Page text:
Dremel CNC?


http://www.engadget.com/2006/06/29/how-to-build-your-own-cnc-machine-part-1 /
http://www.engadget.com/2006/07/04/how-to-build-your-own-cnc-machine-part-2 /
Eat your heart out, Morris! :)
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Last update: 6/21/06
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Swingman (in ROGdnQNODMU3fjbZnZ2dnUVZ snipped-for-privacy@giganews.com) said:
| http://www.engadget.com/2006/06/29/how-to-build-your-own-cnc-machine-p art-1/ | | http://www.engadget.com/2006/07/04/how-to-build-your-own-cnc-machine-p art-2/ | | Eat your heart out, Morris! :)
It looks like a good learning project. I lean toward beefier machines with more spindle power - but this is a good confidence-building exercise...
Why don't you build one?
-- Morris Dovey DeSoto Solar DeSoto, Iowa USA http://www.iedu.com/DeSoto
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"Morris Dovey" wrote in message

Wish I had the time, and I don't know how much use I would get out of a dremel cnc, but I thought you'd get a kick out of it.
I am going to follow the segments in any event, just in case ...
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Swingman (in 0LCdnWnjiKMctTHZnZ2dnUVZ snipped-for-privacy@giganews.com) said:
| "Morris Dovey" wrote in message | || Why don't you build one? | | Wish I had the time, and I don't know how much use I would get out | of a dremel cnc, but I thought you'd get a kick out of it. | | I am going to follow the segments in any event, just in case ...
Good enough. The basic principles remain the same regardless of machine or spindle size.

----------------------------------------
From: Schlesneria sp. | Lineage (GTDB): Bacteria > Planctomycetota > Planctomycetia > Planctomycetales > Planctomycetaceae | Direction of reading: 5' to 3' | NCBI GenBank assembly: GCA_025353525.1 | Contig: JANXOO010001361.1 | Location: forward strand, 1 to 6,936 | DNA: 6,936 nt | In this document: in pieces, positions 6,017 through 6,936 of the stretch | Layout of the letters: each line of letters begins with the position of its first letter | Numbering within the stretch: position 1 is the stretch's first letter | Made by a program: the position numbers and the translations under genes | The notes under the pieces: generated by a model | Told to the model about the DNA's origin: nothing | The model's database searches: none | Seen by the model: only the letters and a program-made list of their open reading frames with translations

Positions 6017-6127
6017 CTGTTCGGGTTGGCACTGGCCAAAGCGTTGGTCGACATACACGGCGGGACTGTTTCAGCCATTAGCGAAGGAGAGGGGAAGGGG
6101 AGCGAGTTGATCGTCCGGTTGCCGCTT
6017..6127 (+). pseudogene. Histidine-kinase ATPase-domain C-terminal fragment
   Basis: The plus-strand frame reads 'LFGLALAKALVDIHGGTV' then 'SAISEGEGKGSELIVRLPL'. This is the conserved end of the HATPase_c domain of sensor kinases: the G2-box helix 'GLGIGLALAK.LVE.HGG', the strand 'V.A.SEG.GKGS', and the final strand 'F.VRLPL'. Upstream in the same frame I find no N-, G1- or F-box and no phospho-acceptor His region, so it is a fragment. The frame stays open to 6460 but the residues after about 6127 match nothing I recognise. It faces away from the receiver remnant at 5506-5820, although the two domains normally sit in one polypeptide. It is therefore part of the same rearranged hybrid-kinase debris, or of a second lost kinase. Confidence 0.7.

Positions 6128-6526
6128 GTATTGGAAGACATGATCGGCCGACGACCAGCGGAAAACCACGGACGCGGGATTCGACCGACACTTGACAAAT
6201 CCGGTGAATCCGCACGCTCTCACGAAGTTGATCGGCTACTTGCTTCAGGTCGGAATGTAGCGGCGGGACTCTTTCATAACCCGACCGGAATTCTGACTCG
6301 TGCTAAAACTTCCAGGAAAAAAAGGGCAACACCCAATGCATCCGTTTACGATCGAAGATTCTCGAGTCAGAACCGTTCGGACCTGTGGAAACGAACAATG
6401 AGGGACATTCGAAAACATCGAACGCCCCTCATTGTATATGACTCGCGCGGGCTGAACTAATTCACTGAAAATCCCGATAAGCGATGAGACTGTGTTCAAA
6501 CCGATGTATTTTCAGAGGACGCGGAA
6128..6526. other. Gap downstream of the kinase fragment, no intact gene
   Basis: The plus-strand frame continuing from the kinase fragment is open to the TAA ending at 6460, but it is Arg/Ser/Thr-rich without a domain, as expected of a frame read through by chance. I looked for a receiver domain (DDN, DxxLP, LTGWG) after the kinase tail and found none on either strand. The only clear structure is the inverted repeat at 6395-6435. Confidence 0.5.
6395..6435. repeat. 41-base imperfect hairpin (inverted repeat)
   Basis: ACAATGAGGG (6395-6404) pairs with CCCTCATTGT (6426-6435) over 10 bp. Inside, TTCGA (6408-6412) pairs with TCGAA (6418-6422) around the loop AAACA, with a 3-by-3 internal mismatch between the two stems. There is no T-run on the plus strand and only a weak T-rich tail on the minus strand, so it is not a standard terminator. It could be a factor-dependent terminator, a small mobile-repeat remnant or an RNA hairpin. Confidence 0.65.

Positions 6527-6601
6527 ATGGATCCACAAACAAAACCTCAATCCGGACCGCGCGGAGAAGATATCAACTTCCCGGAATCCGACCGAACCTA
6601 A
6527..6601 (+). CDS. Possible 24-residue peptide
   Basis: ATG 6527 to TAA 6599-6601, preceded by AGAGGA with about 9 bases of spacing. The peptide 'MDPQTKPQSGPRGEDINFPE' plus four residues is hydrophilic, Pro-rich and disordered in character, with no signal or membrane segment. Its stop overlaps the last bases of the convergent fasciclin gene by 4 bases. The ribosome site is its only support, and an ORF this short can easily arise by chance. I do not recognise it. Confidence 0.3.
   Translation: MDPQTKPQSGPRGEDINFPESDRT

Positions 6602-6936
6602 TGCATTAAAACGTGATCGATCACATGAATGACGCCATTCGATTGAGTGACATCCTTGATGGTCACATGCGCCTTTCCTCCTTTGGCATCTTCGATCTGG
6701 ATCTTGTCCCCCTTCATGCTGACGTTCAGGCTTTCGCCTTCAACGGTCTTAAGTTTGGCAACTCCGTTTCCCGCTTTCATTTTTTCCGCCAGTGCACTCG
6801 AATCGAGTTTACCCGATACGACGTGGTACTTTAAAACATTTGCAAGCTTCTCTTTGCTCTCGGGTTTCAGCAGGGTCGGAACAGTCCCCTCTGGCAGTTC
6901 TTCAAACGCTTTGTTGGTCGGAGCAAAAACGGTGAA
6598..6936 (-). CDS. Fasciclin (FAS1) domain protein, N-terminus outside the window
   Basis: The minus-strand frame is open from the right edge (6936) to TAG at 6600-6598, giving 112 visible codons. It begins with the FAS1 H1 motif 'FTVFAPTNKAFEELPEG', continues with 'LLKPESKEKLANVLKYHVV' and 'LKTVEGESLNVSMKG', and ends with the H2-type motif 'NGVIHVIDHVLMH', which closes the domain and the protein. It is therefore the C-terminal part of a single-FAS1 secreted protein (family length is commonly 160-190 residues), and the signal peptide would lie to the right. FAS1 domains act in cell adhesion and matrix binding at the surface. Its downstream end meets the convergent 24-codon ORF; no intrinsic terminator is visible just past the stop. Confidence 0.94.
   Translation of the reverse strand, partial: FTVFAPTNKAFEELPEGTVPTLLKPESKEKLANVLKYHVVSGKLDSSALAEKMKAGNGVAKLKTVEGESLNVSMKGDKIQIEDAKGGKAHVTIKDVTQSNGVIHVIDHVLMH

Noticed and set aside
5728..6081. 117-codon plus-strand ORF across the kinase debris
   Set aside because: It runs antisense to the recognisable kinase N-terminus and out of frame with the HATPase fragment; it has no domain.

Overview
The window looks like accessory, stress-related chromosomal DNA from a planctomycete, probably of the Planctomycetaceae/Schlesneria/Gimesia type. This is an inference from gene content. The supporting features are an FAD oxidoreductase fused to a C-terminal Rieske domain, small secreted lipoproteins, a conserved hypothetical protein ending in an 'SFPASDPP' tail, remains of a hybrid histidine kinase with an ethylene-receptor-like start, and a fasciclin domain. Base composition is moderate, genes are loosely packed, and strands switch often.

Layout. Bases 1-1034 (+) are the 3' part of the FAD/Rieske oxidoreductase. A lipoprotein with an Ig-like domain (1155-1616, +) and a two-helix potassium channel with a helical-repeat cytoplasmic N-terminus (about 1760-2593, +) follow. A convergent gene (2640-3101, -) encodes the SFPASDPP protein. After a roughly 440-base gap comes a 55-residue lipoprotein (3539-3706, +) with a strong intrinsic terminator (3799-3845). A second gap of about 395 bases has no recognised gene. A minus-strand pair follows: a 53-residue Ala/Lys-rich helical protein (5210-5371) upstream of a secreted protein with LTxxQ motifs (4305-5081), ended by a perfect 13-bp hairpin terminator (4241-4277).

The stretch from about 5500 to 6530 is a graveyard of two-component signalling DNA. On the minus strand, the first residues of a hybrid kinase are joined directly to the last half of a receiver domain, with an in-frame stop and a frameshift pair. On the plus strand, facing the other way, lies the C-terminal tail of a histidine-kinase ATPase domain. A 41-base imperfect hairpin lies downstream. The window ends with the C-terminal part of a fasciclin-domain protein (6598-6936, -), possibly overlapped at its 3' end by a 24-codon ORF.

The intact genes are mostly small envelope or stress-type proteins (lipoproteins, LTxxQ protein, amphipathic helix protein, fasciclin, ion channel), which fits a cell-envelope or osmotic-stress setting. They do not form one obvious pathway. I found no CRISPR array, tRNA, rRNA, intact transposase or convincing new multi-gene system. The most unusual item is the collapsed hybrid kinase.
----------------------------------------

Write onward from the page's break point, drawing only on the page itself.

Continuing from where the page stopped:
First caveat: There's a minimum "cover charge" that applies to these things - and while you can substitute time for money for a significant part of the project, even a little machine like the one shown will cost between $1K and $2K (in some mixture of $ and hours) before you can do anything with it.
As you follow the developments, look for elements that you're confident you can reasonably make/do/scrounge yourself - and recognize those that you'll need to spend for.
Second caveat: Machine design _can_ be art. Machine fabrication _cannot_ be art. Plan to spend at least as much time building fixtures to produce the parts as you plan to spend making the parts themselves. Every axis of motion will need a minimum of two (and more probably three) parallel components - and for these "almost perfect" isn't good enough.
Final caveat: The most recently-built machine is _never_ good enough. :-D
-- Morris Dovey DeSoto Solar DeSoto, Iowa USA http://www.iedu.com/DeSoto
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Swingman wrote:

http://www.engadget.com/2006/06/29/how-to-build-your-own-cnc-machine-part-1 /
http://www.engadget.com/2006/07/04/how-to-build-your-own-cnc-machine-part-2 /
I built one in 1995 for my college senior project. Used an old IBM XT system board that I bought for $1, stepper motors from dot matrix printers, threaded rod like that one and some drawer rail bearings I found surplus. Had to put my code in via a 5&1/4" floppy but it worked.
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